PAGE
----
A police officer who used a stun gun on an unruly 10-year-old girl after he said her mother gave him permission has been suspended - not for using the Taser but for not having a video camera attached when he used it.
A police officer who used a stun gun on an unruly 10-year-old girl after he said her mother gave him permission has been suspended – not for using the Taser but for not having a video camera attached when he used it.
Mayor Vernon McDaniel said officer Dustin Bradshaw was suspended Wednesday for seven days with pay. McDaniel said the suspension is for not following department procedures because he didn’t have the camera on.
McDaniel wants Arkansas State Police or the FBI to look into whether the use of the Taser was proper. The girl, who hasn’t been identified, wasn’t injured and is now at the Western Arkansas Youth Shelter in Cecil.
Police were called to the home Nov. 11 after the girl’s mother couldn’t get her to take a shower.
- 14 million spilled bees on I-5: 'Everybody's been stung'
- Man's journey to find birth mom ends — at work
- Costco said to get sweet deal from credit-card companies
- Mariners lose fourth straight game
- On tour of UW station, Inslee backs $15 billion tax plan for more light rail
Most Read Stories
Bradshaw’s report says the girl was “violently kicking and verbally combative” when Bradshaw tried to take her into custody, and she kicked him in the groin. He said he delivered “a very brief drive stun to her back.”
“Her mother told me to tase her if I needed to,” Bradshaw wrote.
Kim Brunell, a spokeswoman with the FBI in Little Rock, said her office neither confirms nor denies when it’s involved an investigation and declined to comment Wednesday. State police have declined McDaniel’s request to investigate.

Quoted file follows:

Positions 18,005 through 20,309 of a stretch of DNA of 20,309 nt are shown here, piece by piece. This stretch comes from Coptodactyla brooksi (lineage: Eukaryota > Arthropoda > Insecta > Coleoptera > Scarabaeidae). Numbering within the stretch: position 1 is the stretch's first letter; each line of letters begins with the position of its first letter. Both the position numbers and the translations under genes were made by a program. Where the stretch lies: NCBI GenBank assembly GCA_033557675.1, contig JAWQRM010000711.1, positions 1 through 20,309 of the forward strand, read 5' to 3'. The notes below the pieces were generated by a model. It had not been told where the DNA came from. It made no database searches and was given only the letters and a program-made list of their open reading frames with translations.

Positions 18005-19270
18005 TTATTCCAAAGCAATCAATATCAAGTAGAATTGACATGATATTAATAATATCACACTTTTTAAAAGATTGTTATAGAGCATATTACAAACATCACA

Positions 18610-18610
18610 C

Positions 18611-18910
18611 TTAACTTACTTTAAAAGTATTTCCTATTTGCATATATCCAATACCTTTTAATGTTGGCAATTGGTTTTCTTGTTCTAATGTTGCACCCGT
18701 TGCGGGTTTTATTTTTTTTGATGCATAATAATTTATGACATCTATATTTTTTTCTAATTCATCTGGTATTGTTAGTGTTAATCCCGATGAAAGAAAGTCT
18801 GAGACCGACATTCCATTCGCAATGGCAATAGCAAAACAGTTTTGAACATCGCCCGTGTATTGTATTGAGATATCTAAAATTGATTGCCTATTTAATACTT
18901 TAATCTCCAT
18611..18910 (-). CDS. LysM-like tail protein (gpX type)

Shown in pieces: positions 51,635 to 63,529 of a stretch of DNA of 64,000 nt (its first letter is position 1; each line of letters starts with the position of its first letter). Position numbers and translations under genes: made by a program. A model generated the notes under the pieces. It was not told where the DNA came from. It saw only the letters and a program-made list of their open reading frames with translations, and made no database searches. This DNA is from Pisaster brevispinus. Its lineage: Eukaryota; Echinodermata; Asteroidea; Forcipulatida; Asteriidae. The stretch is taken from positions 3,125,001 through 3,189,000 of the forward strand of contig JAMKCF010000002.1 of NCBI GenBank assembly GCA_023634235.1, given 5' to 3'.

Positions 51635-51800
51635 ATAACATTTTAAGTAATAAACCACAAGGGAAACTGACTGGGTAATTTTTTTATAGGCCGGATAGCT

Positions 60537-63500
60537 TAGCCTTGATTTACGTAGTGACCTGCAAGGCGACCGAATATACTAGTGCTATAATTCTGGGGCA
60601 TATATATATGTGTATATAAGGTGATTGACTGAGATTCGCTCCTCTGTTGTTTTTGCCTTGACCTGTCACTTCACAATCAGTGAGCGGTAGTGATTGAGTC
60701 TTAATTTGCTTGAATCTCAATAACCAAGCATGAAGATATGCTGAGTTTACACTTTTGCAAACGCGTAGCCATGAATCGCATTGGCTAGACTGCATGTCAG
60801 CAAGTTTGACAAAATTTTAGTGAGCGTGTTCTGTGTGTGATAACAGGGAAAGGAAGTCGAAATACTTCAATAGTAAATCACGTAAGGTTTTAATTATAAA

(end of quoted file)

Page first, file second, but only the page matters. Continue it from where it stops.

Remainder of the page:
Police Chief Jim Noggle said Wednesday that Tasers are a safe way to subdue people who are a danger to themselves or others.
“We didn’t use the Taser to punish the child – just to bring the child under control so she wouldn’t hurt herself or somebody else,” Noggle said.
If the officer tried to forcefully put the girl in handcuffs, he could have accidentally broken her arm or leg, Noggle said.
He said a touch of the stun gun – “less than a second” – stopped the girl from being unruly, and she was handcuffed.
“She got up immediately and they put her in the patrol car,” McDaniel said.
Noggle said the girl will face disorderly conduct charges as a juvenile in the incident.
The girl’s father, Anthony Medlock, told the Arkansas Democrat-Gazette that his daughter has emotional problems, but that she didn’t have a weapon and shouldn’t have been Tasered.
“My daughter does not deserve to be tased and be treated like an animal,” said Medlock, who is divorced from the girl’s mother and does not have custody.
Steve Tuttle, a spokesman for Taser International, said it’s up to individual law enforcement agencies to decide when Taser use is appropriate.
In some cases, a Taser “presents the safer response to resistance compared with the alternatives such as fists, kicks, baton strikes, bean bag guns, chemical agents, or canine response,” Tuttle said in a statement.
The police chief, who has been Tasered twice himself during training sessions, said his department has never had to use a stun gun on a child or elderly person before, but that in some instances, that could be necessary to ensure safety.
“We don’t want to do things like this,” Noggle said. “This is something we have to do. We’re required to maintain order and keep the peace.”